have to release the milestone (and likewise with offset 2 etc.), as it is the responsibility of each project to do integration testing with the projects upon which it depends, including regression testing and so on. Likewise which Milestones API freezes have to occur may also be similarly staggered.

5. Code Flow

It is expected that different projects will have somewhat differing needs.   Ultimately then, projects should set standards for their own code flow by vote of their committers.  However, that control needs to be subject to some broader concerns, including:

  1. Ability of the code flow to support policies of the board
    1. Possible Example:

i. IPR Policy

  1. Ability of the code flow to support what the TSC deems to be minimal standards
    1. Possible Examples:

i. Each project must have an authoritative SCM

ii. Only committers may commit directly to the authoritative SCM

iii. Things necessary to implement board policy

  1. Ability of the code flow to adhere to standards set for a simultaneous release that the project has chosen to join.
    1. Possible Examples:

i. Require project to publish artifacts

  1. Ability of the code flow to adhere to standards set by the top level project it choose to join.
    1. Possible Examples:

i. Require continuous integration

6. Bootstrap Process

At the time of the formation of the OpenDaylight Project, there are expected to be several initial projects contributed.  These initial projects will come in at various levels of maturity.  In order to sort these projects into the most appropriate Project Lifecycle state in a way that is clear, consistent, and fair:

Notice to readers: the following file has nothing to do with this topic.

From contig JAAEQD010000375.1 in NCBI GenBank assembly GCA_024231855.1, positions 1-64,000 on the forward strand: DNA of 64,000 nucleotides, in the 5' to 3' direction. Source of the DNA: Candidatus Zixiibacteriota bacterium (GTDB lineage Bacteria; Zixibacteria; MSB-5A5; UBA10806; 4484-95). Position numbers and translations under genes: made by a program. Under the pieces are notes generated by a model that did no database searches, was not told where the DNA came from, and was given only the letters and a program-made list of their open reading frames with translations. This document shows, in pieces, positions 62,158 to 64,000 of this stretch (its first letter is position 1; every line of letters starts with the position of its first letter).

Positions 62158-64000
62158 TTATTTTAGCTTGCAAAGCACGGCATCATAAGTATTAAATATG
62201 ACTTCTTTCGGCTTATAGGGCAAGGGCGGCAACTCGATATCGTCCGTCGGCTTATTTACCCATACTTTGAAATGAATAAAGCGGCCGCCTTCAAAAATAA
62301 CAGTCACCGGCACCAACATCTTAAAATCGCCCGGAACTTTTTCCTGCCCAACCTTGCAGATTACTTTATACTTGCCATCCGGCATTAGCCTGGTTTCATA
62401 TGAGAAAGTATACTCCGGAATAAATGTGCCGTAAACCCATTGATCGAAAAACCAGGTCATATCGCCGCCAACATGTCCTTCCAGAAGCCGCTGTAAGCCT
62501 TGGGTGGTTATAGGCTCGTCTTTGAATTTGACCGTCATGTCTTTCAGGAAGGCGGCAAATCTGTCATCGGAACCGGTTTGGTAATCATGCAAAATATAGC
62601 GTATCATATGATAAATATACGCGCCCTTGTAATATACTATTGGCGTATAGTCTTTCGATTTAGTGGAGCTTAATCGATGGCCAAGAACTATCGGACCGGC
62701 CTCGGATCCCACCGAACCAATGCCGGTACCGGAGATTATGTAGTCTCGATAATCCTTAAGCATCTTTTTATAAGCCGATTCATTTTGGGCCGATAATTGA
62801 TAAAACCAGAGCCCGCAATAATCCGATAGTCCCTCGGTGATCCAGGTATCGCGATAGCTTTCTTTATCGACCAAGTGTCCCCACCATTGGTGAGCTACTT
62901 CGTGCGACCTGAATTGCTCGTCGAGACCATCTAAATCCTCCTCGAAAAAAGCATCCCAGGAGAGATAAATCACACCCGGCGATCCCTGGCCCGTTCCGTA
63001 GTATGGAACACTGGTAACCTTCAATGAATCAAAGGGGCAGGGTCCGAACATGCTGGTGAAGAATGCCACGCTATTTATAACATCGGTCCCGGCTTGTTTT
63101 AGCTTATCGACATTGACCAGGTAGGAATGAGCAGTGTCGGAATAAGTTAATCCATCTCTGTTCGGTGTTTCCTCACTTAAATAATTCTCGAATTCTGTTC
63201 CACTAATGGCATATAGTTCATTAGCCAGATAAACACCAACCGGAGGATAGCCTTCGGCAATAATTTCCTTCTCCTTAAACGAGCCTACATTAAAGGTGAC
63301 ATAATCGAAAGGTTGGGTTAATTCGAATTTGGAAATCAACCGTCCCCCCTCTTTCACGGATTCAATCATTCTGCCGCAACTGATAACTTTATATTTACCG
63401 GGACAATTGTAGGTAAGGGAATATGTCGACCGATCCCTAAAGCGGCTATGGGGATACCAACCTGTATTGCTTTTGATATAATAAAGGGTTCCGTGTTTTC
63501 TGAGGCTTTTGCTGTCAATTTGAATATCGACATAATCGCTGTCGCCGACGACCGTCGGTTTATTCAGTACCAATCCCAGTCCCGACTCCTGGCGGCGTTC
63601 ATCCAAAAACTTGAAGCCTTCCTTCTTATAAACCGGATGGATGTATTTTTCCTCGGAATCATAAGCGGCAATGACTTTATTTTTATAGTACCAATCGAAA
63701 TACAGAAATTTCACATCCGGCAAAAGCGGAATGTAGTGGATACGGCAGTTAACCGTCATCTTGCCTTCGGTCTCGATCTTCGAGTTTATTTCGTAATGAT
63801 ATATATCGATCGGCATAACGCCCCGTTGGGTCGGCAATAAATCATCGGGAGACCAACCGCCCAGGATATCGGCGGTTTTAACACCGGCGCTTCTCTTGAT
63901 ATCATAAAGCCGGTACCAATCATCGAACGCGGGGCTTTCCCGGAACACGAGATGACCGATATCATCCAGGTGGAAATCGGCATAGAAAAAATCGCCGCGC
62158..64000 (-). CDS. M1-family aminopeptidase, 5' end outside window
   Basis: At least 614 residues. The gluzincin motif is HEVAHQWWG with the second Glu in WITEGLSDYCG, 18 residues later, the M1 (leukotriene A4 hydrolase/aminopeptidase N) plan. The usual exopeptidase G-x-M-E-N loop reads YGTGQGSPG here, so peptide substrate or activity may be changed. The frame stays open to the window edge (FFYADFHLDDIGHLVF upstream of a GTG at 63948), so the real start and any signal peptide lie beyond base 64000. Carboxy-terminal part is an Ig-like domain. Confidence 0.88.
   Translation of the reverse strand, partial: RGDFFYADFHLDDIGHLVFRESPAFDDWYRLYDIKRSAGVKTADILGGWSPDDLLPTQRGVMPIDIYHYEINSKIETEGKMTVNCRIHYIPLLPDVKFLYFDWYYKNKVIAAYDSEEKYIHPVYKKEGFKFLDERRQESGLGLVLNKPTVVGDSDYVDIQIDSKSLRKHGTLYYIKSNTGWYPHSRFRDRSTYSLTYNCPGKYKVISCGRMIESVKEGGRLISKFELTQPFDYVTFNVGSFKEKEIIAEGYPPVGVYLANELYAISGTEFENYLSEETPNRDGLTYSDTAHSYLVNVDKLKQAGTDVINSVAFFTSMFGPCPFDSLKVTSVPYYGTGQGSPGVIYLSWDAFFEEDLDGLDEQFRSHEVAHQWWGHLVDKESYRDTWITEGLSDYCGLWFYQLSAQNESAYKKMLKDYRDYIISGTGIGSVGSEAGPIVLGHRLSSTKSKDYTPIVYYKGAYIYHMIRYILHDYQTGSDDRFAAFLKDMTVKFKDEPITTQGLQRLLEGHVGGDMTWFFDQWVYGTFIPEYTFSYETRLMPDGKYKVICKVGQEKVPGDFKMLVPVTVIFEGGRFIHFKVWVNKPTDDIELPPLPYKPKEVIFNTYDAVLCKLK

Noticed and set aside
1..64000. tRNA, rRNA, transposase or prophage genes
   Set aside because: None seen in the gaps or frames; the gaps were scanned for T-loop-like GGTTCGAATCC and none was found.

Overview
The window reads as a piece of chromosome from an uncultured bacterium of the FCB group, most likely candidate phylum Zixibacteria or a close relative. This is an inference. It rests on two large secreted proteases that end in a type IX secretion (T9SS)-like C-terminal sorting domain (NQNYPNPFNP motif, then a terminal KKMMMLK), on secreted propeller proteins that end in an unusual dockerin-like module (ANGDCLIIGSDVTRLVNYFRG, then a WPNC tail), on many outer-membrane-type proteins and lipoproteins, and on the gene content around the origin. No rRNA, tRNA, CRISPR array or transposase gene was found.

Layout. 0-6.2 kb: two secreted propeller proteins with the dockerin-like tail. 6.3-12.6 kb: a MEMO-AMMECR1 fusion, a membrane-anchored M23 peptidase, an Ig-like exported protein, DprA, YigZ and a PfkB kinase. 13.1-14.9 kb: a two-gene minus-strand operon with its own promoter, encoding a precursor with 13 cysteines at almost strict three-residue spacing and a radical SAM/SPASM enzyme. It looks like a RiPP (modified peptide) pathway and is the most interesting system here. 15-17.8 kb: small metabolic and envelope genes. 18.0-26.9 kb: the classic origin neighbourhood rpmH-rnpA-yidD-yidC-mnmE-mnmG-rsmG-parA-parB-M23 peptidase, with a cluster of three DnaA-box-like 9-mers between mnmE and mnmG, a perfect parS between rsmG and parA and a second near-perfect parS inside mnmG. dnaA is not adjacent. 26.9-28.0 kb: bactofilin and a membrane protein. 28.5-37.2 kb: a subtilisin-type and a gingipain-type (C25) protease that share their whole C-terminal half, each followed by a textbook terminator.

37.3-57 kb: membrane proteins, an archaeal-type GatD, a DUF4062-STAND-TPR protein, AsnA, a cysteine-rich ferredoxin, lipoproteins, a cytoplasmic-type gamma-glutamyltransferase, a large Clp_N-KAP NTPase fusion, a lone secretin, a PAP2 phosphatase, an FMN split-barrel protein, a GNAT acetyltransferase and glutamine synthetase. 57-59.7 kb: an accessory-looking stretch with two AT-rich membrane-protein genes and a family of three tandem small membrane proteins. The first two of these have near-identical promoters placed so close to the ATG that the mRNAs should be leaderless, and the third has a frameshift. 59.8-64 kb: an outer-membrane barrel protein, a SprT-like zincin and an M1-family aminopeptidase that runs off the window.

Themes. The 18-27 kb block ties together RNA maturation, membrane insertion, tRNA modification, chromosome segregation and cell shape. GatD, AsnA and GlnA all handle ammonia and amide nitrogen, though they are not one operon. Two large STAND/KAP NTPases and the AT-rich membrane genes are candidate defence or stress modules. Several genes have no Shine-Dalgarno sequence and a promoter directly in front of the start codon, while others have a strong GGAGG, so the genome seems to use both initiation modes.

1. The TSC will choose a bootstrap-request deadline.  This deadline shall not be earlier than one month after OpenDaylight launch, nor shall it be later than six months after launch.  Given that OpenDaylight launch occurred on April 8, 2013, the range of possible deadlines extends from May 8, 2013 to October 8, 2013. (The TSC selected a 3-month deadline, which maps to July 8, 2013.)
  2. At any time prior to the bootstrap-request deadline, a project may request entry into bootstrap state.  Please note that projects may alternatively elect to follow the steady-state Project Lifecycle by creating a proposal for Incubation.  Bootstrap state is not a requirement, but is instead an additional option that is available prior to the bootstrap-request deadline.
  3. At its first meeting after receiving a bootstrap request, the TSC will decide whether or not the project should be permitted to enter bootstrap state.
  4. A project in bootstrap state may petition to exit bootstrap state.  This petition will preferably request entry into a given Project Lifecycle state, but it may also elect to leave choice of the Project Lifecycle state to the TSC’s discretion.
  5. At the first meeting following a bootstrap-exit petition, the TSC will make a decision on the petition.  This meeting will preferable include representatives of the project.  However, these representatives do not have a vote unless they are already TSC members.  The disposition of the petition can take one of two forms:
    1. Leave the project in bootstrap state, or
    2. Select the proper Project Lifecycle state for the project based on the steady-state Project Lifecycle criteria.
  6. The project has one week following the TSC’s decision to either accept that decision or to elect to remain in bootstrap state.
  7. After a given project enters a non-bootstrap state, that project follows the steady state Project Lifecycle.

7. Intra Project Decision Making

For project internal decisions where no consensus can be reached, simple majority vote by Committers via +1 voting should be used.  The point of record for such votes is the -dev mailing list for the project.  Note that “+1” voting is a mechanism whereby a Committer can indicate agreement with “+1”, indifference with “0”, and desagrreement with “-1”.